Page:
Feature – Avoiding culture shock when buying overseas property
Some simple steps can help to make sure that people moving to overseas property can do so smoothly and start living their new adventure as soon as possible.
While shipping possessions overseas, arranging access to bank accounts and having mail redirected abroad can easily become the main area of focus, it is important to keep in mind the reasons why you are moving in the first place and to start building towards your new life as soon as you can.
It may not be possible to reproduce the exact sentiment of home in a new location – if you even want to – but there are some steps to take that can make the transition a smooth one, both in terms of the essential administrative tasks and the experiences that the household goes through after relocating.
Know the essentials
The Foreign & Commonwealth Office (FCO) offers guidance to Britons planning to relocate overseas, which could add some important items to the to-do list for anyone planning on buying overseas property.
As a first step, people relocating abroad are told to register with the nearest British Embassy, ensuring that they will be able to gain assistance from UK representatives if they need to do so.
For British expatriates, it is possible to register to vote in both UK general elections and in the UK’s vote for European Parliamentary elections.
Britons accustomed to receiving free healthcare via the NHS are also reminded that they will not receive the same service in other countries, meaning private health insurance may be a wise investment.
The FCO points out that British citizens have the right to live in any of the countries that make up the European Economic Area (EEA), including major destinations for Britons buying overseas property on the continent such as France, Germany and Spain.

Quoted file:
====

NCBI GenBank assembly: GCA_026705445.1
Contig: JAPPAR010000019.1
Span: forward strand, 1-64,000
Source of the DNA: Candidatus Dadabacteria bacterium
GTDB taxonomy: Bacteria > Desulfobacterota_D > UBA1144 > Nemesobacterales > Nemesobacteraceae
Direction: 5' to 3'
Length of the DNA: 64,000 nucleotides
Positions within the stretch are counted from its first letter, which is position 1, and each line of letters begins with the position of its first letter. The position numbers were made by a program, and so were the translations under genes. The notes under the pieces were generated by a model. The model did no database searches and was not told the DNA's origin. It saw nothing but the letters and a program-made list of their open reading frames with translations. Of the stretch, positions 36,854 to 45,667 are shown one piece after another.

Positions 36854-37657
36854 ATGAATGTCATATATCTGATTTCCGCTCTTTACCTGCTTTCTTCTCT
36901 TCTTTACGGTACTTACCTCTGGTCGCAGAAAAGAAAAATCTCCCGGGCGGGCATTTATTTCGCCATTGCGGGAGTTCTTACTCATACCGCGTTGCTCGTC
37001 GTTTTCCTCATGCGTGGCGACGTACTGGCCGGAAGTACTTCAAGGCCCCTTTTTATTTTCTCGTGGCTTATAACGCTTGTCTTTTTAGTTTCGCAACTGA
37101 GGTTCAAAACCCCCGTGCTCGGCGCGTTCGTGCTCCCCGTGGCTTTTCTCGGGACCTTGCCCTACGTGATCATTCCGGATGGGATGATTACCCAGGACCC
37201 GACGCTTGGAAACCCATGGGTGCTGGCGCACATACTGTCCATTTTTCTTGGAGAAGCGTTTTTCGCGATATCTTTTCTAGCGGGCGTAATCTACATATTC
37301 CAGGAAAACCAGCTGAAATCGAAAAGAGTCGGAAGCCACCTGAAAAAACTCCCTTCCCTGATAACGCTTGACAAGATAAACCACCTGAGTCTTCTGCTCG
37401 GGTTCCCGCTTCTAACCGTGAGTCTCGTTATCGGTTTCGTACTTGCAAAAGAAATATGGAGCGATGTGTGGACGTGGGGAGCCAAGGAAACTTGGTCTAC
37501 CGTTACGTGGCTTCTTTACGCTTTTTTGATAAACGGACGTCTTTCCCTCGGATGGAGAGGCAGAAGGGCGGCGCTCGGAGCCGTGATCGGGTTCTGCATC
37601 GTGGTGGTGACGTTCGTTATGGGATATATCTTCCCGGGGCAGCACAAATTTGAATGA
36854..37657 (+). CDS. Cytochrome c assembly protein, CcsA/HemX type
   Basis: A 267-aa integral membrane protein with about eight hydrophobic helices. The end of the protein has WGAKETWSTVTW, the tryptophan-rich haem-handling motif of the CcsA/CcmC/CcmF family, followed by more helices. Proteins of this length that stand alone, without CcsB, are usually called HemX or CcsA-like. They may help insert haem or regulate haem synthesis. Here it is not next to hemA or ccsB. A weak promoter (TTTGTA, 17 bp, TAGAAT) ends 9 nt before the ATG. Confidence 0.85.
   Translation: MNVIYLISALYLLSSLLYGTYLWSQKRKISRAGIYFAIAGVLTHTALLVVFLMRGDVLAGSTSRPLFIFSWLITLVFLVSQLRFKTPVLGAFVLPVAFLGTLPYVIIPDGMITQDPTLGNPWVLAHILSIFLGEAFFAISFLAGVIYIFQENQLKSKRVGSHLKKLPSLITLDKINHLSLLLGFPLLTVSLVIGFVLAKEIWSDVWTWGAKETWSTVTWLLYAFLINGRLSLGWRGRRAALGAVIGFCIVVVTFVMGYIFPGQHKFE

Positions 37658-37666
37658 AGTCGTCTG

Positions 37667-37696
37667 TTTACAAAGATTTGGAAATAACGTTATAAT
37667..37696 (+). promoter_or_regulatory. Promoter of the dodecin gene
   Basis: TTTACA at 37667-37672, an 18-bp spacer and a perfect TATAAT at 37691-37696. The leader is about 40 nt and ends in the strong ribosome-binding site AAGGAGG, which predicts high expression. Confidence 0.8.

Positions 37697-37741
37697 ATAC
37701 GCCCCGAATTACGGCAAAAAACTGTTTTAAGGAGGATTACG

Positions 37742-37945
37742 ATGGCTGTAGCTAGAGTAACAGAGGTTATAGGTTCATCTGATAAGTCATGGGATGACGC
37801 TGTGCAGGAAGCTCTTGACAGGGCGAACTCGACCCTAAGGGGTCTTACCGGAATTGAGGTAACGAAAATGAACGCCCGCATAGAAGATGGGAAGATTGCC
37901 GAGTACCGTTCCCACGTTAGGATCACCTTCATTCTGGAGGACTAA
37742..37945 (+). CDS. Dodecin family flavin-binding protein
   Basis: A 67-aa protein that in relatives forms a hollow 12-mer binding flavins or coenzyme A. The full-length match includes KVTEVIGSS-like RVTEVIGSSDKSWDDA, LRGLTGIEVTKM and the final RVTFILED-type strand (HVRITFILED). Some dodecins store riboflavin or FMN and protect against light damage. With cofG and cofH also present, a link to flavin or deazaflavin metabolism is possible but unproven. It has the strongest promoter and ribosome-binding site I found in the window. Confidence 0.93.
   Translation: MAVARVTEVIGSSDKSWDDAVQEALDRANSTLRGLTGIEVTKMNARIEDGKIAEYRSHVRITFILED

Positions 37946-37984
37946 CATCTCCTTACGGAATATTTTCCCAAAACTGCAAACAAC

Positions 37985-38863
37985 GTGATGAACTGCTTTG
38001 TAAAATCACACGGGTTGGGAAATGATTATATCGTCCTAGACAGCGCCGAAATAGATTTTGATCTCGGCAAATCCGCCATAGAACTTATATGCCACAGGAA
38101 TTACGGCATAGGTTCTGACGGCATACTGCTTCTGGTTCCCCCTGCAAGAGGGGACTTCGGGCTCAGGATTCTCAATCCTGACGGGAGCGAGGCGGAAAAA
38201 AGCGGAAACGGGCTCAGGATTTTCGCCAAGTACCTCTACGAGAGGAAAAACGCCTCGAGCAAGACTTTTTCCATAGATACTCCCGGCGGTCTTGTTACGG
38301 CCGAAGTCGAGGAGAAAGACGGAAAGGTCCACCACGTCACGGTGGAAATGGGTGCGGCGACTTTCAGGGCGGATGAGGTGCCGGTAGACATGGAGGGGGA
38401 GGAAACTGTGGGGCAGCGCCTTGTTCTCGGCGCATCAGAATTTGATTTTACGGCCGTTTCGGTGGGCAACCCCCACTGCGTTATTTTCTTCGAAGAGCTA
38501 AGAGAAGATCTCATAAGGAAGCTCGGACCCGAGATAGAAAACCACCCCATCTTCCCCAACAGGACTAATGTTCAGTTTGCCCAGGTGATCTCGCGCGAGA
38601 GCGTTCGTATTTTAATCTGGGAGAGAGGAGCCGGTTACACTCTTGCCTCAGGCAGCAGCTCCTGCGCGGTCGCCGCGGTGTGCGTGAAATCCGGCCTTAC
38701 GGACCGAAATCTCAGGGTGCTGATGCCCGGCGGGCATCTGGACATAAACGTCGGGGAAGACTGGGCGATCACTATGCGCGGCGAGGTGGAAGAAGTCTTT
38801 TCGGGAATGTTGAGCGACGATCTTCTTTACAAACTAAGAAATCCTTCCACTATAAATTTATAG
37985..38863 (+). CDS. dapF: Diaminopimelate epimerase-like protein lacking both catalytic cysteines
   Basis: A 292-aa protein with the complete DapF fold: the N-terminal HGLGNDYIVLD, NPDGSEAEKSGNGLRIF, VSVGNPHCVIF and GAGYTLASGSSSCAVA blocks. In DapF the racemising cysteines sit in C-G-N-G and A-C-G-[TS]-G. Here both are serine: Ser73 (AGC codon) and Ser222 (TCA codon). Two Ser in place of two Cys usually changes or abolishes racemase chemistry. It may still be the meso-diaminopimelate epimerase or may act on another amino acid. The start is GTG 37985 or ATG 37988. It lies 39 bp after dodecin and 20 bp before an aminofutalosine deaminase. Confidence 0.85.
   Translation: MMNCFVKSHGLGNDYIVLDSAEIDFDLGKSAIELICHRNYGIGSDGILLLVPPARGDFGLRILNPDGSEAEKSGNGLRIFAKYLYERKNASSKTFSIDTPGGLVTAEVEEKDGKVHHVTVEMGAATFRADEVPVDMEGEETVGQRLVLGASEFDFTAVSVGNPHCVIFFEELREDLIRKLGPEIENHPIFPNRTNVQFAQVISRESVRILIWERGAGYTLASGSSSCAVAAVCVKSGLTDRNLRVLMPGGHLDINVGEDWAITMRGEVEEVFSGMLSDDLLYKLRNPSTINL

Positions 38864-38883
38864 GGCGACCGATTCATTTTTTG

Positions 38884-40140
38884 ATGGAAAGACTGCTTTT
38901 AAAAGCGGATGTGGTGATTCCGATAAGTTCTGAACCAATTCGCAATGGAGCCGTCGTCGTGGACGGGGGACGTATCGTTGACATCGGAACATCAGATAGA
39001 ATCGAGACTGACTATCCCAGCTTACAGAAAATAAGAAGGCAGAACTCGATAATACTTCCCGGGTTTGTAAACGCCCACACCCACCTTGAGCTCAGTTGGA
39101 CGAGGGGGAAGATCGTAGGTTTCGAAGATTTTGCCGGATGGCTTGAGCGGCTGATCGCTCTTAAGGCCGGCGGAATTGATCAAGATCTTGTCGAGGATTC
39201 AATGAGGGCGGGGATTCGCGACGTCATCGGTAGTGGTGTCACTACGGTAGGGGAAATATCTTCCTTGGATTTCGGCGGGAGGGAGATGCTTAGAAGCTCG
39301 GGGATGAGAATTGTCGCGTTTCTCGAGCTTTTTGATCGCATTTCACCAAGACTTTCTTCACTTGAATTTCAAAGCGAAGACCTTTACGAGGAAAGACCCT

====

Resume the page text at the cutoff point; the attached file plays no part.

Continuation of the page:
Other potential destinations for relocation in the EEA include Portugal, Malta, Sweden, Norway, Denmark, Austria, Belgium, Bulgaria, Iceland, Liechtenstein, Slovenia, Slovakia, Romania, the Republic of Ireland, Poland, the Netherlands, Luxembourg, Latvia, Lithuania, Italy, Greece, Hungary, Finland, Estonia, Cyprus and the Czech Republic.
Get stuck in
For some people, buying overseas property can be a conscious desire to be thrown headlong into a foreign culture.
Many language experts still believe that the immersive approach – where an individual lives in a foreign-language community full-time – is the best way to pick up a new tongue.
Becoming fully immersed in the social aspects of a new community, as well as learning the language, could also be the key to fitting in and becoming accustomed to life in a new home.
There are plenty of support groups, both online and offline, for people moving to the continent or further afield, all of which can help to make the transition a little easier for people living in a foreign country for the first time.
Buy property in the right place
The right place to buy property abroad really depends on what the family hopes to get from their new home.
For instance, a household with younger children might be better placed in a region with enough activities to keep them entertained – whereas a couple looking for the perfect retirement home might prefer a quieter, more sedate pace of life.
Either way, choosing the right location could be seen as the first step towards fitting in, with having the desired local amenities in the area a particularly useful way to get started on a firm footing.
Wherever people choose to live, the UK government’s Directgov advisory service recommends adhering to local customs such as dress codes, including adopting the appropriate level of modesty.
A similar approach is suggested for activities ranging from the consumption of alcohol – which can be illegal or at least frowned upon in some cultures – to even just taking a photograph, which can also cause offence in some places if the subject’s permission is not sought beforehand.
There’s more advice on living abroad on the Foreign & Commonwealth Office website.
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